New live bacterial product for stubborn superbug improves quality of life: Microbiome therapeutic tackles C. diff, the most common health care-associated infectious agent in the US.


Kevin Garey, professor of pharmacy practice and translational research at the University of Houston College of Pharmacy is reporting the first well-controlled study to demonstrate that a microbiome therapeutic, SER-109, is associated with significant quality of life improvement in patients with the debilitating recurrent infection and disease caused by Clostridium difficile (or C. diff).

SER-109 is a pill with live, purified Firmicutes bacterial spores designed to compete metabolically with C. diff and restore colonization resistance to C. diff.

In the world of superbugs (bacteria that have grown resistant to antibiotics), C. diff is among the most stubborn. Symptoms of C. diff infection are not only life-threatening but can persist for long periods, especially in persons with recurrent disease.

“In this exploratory analysis patients treated with SER-109 had significantly greater improvements in health-related quality of life (HRQOL) scores compared to placebo-treated patients as early as Week 1, with continued steady and durable improvements by Week 8,” reports Garey in the Journal of the American Medical Association (JAMA) Network Open. He developed the disease-specific Quality of Life Survey (Cdiff32) measurement. “These findings suggest that an investigational microbiome therapeutic may improve HRQOL, an important patient-related outcome.”

A new medicine to fight C. diff is highly in demand: C. diff is the most common health care-associated infectious agent in the U.S. and is estimated to cause more than 460,000 infections and 20,000 deaths annually. C. difficile infection (CDI) is a debilitating disease causing up to 10 to 20 watery bowel movements daily leading to poor HRQOL, loss of productivity, anxiety and depression.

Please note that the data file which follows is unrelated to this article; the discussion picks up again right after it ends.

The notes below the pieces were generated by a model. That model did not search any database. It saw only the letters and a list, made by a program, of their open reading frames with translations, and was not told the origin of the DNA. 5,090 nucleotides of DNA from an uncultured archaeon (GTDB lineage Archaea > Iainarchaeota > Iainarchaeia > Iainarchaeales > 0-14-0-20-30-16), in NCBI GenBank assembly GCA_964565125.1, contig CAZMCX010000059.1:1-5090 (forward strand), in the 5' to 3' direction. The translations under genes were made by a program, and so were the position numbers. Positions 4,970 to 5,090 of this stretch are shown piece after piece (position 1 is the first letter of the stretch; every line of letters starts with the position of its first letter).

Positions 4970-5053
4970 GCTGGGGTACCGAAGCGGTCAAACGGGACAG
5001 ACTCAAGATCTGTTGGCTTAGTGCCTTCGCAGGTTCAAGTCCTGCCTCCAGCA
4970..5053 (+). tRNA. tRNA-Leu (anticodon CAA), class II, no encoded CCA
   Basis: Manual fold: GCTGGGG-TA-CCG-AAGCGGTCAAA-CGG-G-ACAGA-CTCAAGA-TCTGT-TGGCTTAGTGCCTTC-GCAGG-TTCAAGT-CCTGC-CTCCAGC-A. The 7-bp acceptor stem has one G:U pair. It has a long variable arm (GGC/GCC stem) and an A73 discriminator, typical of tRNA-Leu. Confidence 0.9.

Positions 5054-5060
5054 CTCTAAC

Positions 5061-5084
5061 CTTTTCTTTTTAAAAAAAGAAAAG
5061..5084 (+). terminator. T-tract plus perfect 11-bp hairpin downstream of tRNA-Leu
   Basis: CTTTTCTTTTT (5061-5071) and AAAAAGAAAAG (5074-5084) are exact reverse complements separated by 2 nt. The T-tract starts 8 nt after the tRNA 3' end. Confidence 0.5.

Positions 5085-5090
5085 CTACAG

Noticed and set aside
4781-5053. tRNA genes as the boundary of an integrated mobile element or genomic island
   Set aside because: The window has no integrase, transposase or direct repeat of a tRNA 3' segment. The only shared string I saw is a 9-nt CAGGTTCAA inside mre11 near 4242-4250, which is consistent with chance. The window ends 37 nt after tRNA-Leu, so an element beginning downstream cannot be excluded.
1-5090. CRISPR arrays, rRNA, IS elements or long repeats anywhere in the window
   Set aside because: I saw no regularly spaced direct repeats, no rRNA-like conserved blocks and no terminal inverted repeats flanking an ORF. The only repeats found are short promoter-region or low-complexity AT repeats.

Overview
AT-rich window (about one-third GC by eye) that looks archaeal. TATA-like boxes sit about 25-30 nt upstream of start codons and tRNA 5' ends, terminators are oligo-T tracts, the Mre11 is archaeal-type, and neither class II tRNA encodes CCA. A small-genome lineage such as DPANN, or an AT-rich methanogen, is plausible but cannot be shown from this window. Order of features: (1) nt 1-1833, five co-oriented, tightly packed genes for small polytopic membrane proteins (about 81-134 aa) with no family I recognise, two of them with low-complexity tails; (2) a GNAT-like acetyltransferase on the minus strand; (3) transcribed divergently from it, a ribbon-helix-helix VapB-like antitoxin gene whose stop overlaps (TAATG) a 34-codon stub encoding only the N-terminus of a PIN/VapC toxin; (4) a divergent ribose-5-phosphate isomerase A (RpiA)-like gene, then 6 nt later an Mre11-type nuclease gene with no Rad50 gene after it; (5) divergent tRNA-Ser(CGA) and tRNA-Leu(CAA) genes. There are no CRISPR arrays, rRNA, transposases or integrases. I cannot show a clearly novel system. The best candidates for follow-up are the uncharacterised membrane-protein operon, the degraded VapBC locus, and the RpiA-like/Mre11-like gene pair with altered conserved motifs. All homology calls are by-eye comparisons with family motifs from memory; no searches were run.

“Currently approved antibiotics generally lead to symptom resolution through reduction of toxin-producing bacteria. However, sustained efficacy rates remain modest since antibiotics do not kill dormant C. difficile spores nor address the disrupted microbiome, the underlying cause of recurrent disease,” said Garey.

The effectiveness of SER-109 to improve quality of life was tested in 182 adults with C. diff infections using a quality-of-life questionnaire originally developed by Garey and his colleagues.

Another positive finding was the observed improvements in the mental domain and subdomain scores in the eighth week of the study in patients taking SER-109 regardless of clinical outcome.

“Several interesting hypotheses arise from this novel observation, which may be related to the potential role of the microbiome in disorders related to the gut-brain axis. CDI is associated with a disrupted microbiome which has been associated with mood disorders, including anxiety and depression,” said Garey.


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